\animategraphics[loop, width=.7\linewidth]{12}{pacman}{}{}\\
\vspace{-5mm} Click me!
\end{center}
\end{document}

If you click on Pacman in the PDF file, he will start eating. Now let’s create another example and add a panel to control the  animation in the PDF. To add controls to the animation use the controls tag in the \animategraphics command. In the example several values from a uniform  distribution are sampled and their mean is calculated. The mean values are plotted in a histogram. The example is supposed to demonstrate the central limit theorem.

<<eval=true, echo=false, results=hide>>=
pdf("limit.pdf")                            # open pdf device
msam <- NA                                  # set up empty vector
ns <- 3                                     # sample size
for(i in 1:500){
  sam <- runif(ns) * 10                     # draw sample
  msam[i] <- mean(sam)                      # save mean of sample
  h <- hist(msam, breaks=seq(0,10, len=50), # histogram of all means
            xlim=c(0,10), col=grey(.9),
            xlab="", main="", border="white", las=1)
  points(sam, rep(max(h$count), length(sam)),
         pch=16, col=grey(.2))              # add sampled values
  points(msam[i], max(h$count),             # add sample mean value
         col="red", pch=15)
  text(10, max(h$count), paste("sample no", i))
  hist(msam[i], breaks=seq(0,10, len=50),   # ovelay sample mean 
       xlim=c(0,10), col="red", add=T,      # in histogram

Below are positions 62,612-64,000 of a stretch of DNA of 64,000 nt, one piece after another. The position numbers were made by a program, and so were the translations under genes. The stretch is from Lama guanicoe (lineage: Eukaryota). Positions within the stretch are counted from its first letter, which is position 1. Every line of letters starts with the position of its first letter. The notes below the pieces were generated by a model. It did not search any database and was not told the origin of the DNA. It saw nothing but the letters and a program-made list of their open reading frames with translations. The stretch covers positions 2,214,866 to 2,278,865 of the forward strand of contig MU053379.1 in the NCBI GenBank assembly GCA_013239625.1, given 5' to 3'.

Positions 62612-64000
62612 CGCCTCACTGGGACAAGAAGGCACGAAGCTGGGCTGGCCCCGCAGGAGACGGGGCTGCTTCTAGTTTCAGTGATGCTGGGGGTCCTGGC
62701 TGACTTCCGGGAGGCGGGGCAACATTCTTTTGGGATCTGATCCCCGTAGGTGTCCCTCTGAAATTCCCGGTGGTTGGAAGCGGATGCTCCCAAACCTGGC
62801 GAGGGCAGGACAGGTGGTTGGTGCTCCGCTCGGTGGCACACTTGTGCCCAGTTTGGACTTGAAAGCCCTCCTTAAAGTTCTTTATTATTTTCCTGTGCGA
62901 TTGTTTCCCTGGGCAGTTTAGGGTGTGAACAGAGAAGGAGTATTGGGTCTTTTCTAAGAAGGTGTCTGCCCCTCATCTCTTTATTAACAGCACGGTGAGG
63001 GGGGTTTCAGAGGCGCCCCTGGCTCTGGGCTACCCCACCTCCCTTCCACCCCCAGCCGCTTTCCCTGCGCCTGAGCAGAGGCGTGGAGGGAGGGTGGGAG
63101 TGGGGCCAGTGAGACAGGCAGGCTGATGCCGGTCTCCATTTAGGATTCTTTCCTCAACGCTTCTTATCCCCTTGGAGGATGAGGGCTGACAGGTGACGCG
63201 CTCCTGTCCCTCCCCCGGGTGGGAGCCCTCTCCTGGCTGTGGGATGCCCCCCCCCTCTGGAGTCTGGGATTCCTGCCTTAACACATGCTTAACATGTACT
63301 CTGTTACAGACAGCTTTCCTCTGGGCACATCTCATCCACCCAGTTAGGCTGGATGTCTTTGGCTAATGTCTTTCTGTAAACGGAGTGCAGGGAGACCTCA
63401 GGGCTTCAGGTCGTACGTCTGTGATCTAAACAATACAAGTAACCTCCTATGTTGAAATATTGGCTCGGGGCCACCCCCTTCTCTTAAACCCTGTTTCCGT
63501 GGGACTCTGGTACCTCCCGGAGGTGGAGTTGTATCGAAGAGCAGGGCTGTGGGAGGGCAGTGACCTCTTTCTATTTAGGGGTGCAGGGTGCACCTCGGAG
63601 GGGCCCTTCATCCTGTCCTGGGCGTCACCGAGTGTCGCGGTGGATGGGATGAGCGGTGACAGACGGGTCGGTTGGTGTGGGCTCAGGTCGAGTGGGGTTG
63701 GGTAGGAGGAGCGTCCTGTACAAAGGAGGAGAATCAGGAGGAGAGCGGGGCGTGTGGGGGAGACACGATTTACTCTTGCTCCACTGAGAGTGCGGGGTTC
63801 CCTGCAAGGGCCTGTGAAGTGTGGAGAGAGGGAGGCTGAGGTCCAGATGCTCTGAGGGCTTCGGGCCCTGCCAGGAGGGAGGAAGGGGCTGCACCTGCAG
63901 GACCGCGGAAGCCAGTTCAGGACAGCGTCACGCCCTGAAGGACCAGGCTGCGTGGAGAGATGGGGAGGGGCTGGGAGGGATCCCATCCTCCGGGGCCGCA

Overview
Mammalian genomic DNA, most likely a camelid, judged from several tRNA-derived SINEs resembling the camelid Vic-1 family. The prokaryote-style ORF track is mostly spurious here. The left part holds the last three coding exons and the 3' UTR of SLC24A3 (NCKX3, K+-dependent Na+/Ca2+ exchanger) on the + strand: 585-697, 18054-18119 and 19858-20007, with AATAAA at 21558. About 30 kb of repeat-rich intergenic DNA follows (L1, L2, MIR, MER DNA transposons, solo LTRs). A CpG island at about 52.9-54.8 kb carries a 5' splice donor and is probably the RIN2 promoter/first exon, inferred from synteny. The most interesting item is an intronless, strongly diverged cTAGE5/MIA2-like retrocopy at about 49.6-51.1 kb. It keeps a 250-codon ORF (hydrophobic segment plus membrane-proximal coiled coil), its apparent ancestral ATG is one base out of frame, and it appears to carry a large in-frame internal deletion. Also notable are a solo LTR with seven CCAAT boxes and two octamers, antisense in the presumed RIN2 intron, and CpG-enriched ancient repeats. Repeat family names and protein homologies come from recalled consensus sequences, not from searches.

xlab="", border="white", las=1)
}
dev.off()                                   # close pdf device
4

As a last example we will include a 3D animation created using rgl. Herefore we will create random points and rotate them about the x-axis and then about the y-axis.

<<echo=f, results=hide>>=
library(rgl)                          # load rgl library
x <- matrix(rnorm(30), ncol=3)        # make random points 
plot3d(x)                             # plot points in 3d device
par3d(params=list(
      windowRect=c(100,100,600,600))) # enlarge 3d device
view3d( theta = 0, phi = 0)           # change 3d view angle
M <- par3d("userMatrix")              # get current position matrix
M1 <- rotate3d(M, .9*pi/2, 1, 0, 0)
M2 <- rotate3d(M1, pi/2, 0, 0, 1)
movie3d(par3dinterp( userMatrix=list(M, M1, M2, M1, M),
        method="linear"), duration=4, convert=F,
        clean=F, dir="pics")          # save frames in pics folder
4

The inclusion into LaTex works a bit different this time. This time we do not include the single pages from a PDF as frames but we use singe .png pics that have been geberetaed by movid3d(). The default file name for the frames generated by movie3d is “movie” plus the frame number.